Vehicles of gratitude. I usually prepare my Christmas cards the weekend after Thanksgiving. I love this ritual. And I love Christmas cards: selecting them … buying special postage stamps … and taking time to write a note of thanks.

On this 28th Day of Thanks Living, I choose to use my Christmas cards as a medium for thanks giving.

Gratitude grows. Even though the recipients are not with me, I feel close to them. I feel more grateful for them. This is because I’ve spent some time thinking about our shared memories. I also take a couple of minutes to pray God’s blessings over their life.

Some years I’ve written a detailed letter that includes my gratitude and the happenings of my family and me. Some years, it is simpler – just a handful of sentences about what I appreciate about them

This year is a simple year. But I know my cards will still have an impact.

Welcome feedback. Because I am part of a Christmas card swap, I already mailed out some cards. This afternoon, I received the following message: “Thank you so much for the encouragement in your card. Love you so much.”  

I don’t normally get a thank you for a card I’ve sent. But it is wonderful to have confirmation that my note hit the mark!

It’s a gift. Whether I am the sender or the receiver, I view cards as gifts; especially cards that express gratitude.

Your Turn . . .

  • What is your view on cards as gifts?
  • When was the last time you received a meaningful card? What made it that way?
  • Will you write a note of appreciation in your Christmas cards this year?

Related Posts . . .

Kindness is Writing a Letter

Sending Thanks to a “Behind the Scenes Person” –

Letter Writing Meme Take Two

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Ted Talk Podcast Teaches a LOT About Gratitude

On this 27th day of Thanks Living, I chose to listen to a podcast about gratitude.

I am new to listening to podcasts. But wow, there are all kinds of topics available. A “gratitude” search came up with the following . . .

Gratitude podcasts: Hear a collection of thankfulness podcasts that cover everything from the science of gratitude to mindfulness and more. Here is the link:

The first podcast, The Gratitude Chain, was a Ted Talk by A.J. Jacobs. He set about thanking everyone who had a hand in making his morning cup of coffee. Turns out that was over a 1,000 people. It didn’t take a village to make his coffee; it took the world. He writes about his experience in Thanks a Thousand.

Here is the podcast link: to this 51 minute talk.

My favourite quotes are

“The first step to gratitude is noticing.” ·     

 “Gratitude makes you want to pay it forward … It sparks action.”

My favourite ideas are …

  • “Gratitude compounds itself. It makes you brave enough to take action to help other people.” We need more of this kind of bravery.
  • “Every moment is a gift.” Live like that and see how your attitude and life change.
  •  “If you err, err on the side of over-thanking others.” Which do you do more of, over-thanking or under-thanking?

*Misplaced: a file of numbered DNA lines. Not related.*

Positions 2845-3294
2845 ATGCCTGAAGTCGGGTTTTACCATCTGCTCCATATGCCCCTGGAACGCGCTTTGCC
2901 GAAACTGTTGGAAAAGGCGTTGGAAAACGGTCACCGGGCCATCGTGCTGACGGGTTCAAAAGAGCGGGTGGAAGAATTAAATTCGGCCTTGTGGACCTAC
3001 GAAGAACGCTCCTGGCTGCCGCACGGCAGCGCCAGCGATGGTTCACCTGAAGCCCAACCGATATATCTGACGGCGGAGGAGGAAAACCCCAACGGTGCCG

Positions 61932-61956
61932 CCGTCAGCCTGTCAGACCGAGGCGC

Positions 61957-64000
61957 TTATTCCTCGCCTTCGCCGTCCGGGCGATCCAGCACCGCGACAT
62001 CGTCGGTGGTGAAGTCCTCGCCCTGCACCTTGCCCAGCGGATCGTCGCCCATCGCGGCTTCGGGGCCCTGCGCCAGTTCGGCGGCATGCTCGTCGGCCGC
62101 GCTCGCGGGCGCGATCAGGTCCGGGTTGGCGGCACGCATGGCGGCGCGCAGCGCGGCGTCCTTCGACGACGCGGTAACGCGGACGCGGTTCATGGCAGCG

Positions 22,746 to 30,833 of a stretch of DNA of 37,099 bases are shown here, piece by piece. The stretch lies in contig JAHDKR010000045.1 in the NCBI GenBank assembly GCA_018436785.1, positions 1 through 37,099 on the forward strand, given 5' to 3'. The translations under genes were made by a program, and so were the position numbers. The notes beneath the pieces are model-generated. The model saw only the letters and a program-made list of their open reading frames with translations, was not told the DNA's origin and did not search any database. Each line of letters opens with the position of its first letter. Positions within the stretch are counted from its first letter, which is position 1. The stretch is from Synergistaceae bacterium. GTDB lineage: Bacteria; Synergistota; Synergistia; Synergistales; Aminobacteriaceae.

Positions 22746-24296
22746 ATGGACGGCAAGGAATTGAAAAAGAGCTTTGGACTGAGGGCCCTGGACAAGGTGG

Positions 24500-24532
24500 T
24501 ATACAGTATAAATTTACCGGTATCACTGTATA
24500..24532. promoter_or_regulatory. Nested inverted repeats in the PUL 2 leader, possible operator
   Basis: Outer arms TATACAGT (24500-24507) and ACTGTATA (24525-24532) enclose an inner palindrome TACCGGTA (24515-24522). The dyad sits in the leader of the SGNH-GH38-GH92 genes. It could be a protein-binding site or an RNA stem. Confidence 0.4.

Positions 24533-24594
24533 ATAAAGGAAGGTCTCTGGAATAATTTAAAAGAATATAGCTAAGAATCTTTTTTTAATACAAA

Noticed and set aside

My favourite word from this podcast is zarf! When was the last time you used a zarf? I bet for some of you, it is daily. Here’s the definition of zarf: protective sleeve on a hot cup of coffee.

Your Turn  . . .

  • Do you already listen to podcasts? Are any of them about gratitude?
  • What is the most meaningful part of this post?
  • How has it changed your mind about gratitude?

Related Posts . . .

Slow Down To Ramp Up Gratitude

Kindness is Paying Someone’s Way Who Can’t Pay You Back or Pay it Forward

Pay It Forward – New Theme for the 12 Days of Christmas

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Writing Gratitude Facts With Pen and Paper

On this 26th Day of Thanks Living, I choose to journal with pen and paper.

Sometimes, I just need to grab a pen (a really inky one) and write a list of what I’m thankful for. There are days . . . .

·      I need more space that what a square on a calendar allows. Read Track Gratitude On The Calendar.

·      I need a more free flowing way to document than writing an ABC gratitude list. Read ABC’s Form A Gratitude List.

·      I need to use a real pen and paper and so a keyboard or voice-to-text program won’t do.

At times, I need to write with physical utensils. Sometimes the list is short: one or two items. But I give myself time to explain WHY I am grateful and HOW it impacts me. I delve into what I’m thinking and how I live.

Usually, when I do this, I choose five gratitude facts. After I’ve journaled, I’ll copy it into WORD and post it to a weekly meme called Friday’s Fave Five. The cool thing is that I get to read what others have written. This format helps me to really get to know them.

Unfortunately, I haven’t done this in a long, long time. It is easy for me to get out of doing good habits. This is true even though I enjoyed doing this every week for years.

I am going to get back into this good habit. I’ll write a weekly Friday’s Fave Five during December. I’ll be on vacation in December and I think doing this gratitude practice will be easy as I only need my phone (and password to my blog).

Your Turn . . .

  • Do you find it makes a difference as to what kind of writing utensil you use? A keyboard? ……  Paper and pen? …… Voice-to-text?
  • How often do you write gratitude facts?
  • Will you try that this week?

Related Posts . . .

·      Friday’s Fave Five – November 15, 2019

·      Your Future Self Will Thank You for Today’s Action

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Go Around The Table & Express Gratitude

On this 25th Day of Thanks Living, (which is Thanksgiving Day), I will share with my table mates why I’m grateful.  

Many gatherings have this tradition at the Thanksgiving table. Each person says something for which they are grateful. This time of sharing makes us feel more connected. And research shows that when we hear (or read) what others are thankful for, we feel more thankful.

I will suggest we do this today after we eat. This year, I will share why I am grateful for each person at the table.  

Your Turn . . .

  • Have you done this before? How did you feel afterwards?
  • What would be on your list?